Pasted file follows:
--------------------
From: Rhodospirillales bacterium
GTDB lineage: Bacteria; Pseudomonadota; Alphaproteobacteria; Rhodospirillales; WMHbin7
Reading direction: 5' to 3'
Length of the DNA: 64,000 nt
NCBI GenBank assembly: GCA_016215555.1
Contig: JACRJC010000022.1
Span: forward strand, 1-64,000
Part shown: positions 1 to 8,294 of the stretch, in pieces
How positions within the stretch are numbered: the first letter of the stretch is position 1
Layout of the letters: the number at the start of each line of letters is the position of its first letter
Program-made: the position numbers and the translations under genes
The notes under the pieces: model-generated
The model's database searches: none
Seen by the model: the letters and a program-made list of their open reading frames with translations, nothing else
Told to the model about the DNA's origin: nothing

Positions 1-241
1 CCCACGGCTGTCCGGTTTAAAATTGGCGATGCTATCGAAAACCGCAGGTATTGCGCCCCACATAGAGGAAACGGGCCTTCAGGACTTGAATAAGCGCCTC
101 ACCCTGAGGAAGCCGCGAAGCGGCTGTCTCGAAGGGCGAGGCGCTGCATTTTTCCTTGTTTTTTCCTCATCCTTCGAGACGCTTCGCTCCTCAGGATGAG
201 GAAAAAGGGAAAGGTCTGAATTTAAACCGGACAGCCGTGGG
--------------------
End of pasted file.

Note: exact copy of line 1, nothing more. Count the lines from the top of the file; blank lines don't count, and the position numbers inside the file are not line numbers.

From: Rhodospirillales bacterium